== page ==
Kelly Vaughn

FOR MORE THAN A DECADE, The Breadfruit & Rum Bar in downtown Phoenix has been a conscientious leader in the effort to use fresh, local and sustainable ingredients. It’s no surprise, then, that when Danielle Leoni and Dwayne Allen (pictured), the energy force behind the restaurant, decided to create their own ginger beer — the germination of what is now Big Marble Organics — they did it with the same focus.

“Because The Breadfruit is a Jamaican restaurant, we import a small percentage of tropical ingredients and products,” Leoni says. “One of those was ginger beer. It was made with Jamaican ginger and Jamaican sugar, and it was very high quality. A few years after we opened, though, [our provider] stopped producing it with integrity. The recipe went from using local ingredients to using high-fructose corn syrup and plastic packaging. So, we thought: We already make everything else from scratch. Why not our own ginger beer?”

Allen, who was born and raised in Jamaica and runs The Breadfruit’s bar program, went to work in the garage.

“We started this project, around eight years ago, by just experimenting,” Leoni says. “We started fermenting ginger, and Dwayne and I taught ourselves all of the different methods of making ginger beer.”

After a few years of fits and starts, they realized they needed more controls, and fewer variables, in the process. So, they found a new approach and started making their beer in the same way they make — of all things — salad dressing.

“We need to emulsify this,” Leoni says. “We need to bring oil and vinegar together for dressing. Likewise, we need to bring oil and water together to create the beer. We use an organic ginger extract. It’s almost like an essential oil. But then we add water. And we add some sugarand tiny bubbles. We have to dilute that super-concentrated ginger, because it’s so spicy, it would light you up otherwise.”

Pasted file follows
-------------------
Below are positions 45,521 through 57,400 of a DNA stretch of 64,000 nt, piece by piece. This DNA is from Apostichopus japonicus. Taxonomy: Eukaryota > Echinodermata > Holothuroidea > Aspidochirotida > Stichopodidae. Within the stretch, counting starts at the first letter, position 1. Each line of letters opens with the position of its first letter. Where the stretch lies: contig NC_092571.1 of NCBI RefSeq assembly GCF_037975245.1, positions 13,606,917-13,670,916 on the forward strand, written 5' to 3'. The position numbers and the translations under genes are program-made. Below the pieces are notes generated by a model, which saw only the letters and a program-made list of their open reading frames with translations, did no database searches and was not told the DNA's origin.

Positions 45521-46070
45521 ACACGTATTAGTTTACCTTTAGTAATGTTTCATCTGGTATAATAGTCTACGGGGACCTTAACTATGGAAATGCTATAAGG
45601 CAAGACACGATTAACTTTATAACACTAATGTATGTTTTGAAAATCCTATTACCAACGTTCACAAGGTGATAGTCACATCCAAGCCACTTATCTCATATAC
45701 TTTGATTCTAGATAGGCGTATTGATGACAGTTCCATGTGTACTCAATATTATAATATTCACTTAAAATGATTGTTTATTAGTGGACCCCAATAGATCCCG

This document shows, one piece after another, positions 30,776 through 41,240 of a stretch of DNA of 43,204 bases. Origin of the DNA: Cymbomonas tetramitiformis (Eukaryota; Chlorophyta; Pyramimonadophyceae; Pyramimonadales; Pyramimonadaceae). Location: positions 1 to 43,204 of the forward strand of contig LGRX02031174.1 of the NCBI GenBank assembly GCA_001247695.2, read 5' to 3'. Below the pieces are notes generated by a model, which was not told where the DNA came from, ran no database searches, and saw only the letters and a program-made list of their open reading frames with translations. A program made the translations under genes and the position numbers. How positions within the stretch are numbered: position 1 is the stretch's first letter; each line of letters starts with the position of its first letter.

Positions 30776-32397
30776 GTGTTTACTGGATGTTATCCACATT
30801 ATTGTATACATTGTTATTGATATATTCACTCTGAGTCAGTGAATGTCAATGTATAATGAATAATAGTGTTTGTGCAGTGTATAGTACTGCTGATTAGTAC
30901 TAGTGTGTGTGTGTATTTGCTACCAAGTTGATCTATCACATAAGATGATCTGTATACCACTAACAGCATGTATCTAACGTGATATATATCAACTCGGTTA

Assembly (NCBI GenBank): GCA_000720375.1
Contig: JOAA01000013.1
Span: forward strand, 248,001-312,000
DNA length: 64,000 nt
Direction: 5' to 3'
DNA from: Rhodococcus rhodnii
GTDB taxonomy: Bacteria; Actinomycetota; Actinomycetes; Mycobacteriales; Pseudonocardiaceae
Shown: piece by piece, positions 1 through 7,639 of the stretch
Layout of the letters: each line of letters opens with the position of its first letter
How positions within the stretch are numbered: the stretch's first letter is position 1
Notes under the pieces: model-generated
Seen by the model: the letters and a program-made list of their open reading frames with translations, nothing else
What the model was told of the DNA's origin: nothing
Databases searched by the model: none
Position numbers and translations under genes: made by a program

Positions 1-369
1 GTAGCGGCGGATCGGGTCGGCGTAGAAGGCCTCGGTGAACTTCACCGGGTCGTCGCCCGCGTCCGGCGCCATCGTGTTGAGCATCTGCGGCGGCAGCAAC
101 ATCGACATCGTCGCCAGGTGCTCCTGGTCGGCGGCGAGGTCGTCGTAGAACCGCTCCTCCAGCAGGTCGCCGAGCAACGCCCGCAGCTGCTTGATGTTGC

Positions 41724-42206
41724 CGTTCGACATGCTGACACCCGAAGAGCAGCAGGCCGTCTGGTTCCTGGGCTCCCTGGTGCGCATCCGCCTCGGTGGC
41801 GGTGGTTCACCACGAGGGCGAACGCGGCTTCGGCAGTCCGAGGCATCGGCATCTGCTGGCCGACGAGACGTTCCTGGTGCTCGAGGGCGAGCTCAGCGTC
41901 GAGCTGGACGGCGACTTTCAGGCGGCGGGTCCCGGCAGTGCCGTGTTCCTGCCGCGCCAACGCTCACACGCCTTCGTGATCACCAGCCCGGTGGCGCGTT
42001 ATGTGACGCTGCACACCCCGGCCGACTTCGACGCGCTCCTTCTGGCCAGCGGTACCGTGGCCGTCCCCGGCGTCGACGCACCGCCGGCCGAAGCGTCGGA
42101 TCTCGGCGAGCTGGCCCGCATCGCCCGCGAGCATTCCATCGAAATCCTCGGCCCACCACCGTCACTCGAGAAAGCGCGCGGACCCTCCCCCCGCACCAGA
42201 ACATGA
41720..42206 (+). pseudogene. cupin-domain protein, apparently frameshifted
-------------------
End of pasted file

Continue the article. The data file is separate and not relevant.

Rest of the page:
To come up with a recipe that would finally work, Allen went down a rabbit hole of chemistry and experimented with different concoctions and processes, while Leoni looked after the restaurant’s day-to-day operations.

Allen used a freezer chest that had been turned into a refrigerated unit, mini kegs and a handful of other tools. The setup was essentially a small-scale version of what is now Big Marble Organics’ fully automated production facility. And the ginger beer? “Nice and spicy,” as Leoni and Allen like to say.

Bubbly and bright, Big Marble ginger beer (the name is a nod to Allen’s childhood nickname) is a wake-up call for your taste buds. In addition, it’s certified organic, fair trade and vegan. So is the entire manufacturing plant.

“Everything we do, we approach through a lens of sustainability,” Leoni says. “As a chef, I know how to source food responsibly, right? But this time, we wanted  our processes to also be vetted by an outside source, and we chose the most rigorous — through Quality Assurance International. I learned so much about the chain of custody of every single ingredient.”

As this issue went to press, The Breadfruit was temporarily closed because of COVID-19, but you'll find Big Marble ginger beer at bars, restaurants and markets across town. Twelve-packs are available for purchase online.

“The ginger beer is highly effervescent,” Leoni says. “There are infinite bubbles. And we’re really proud of it.”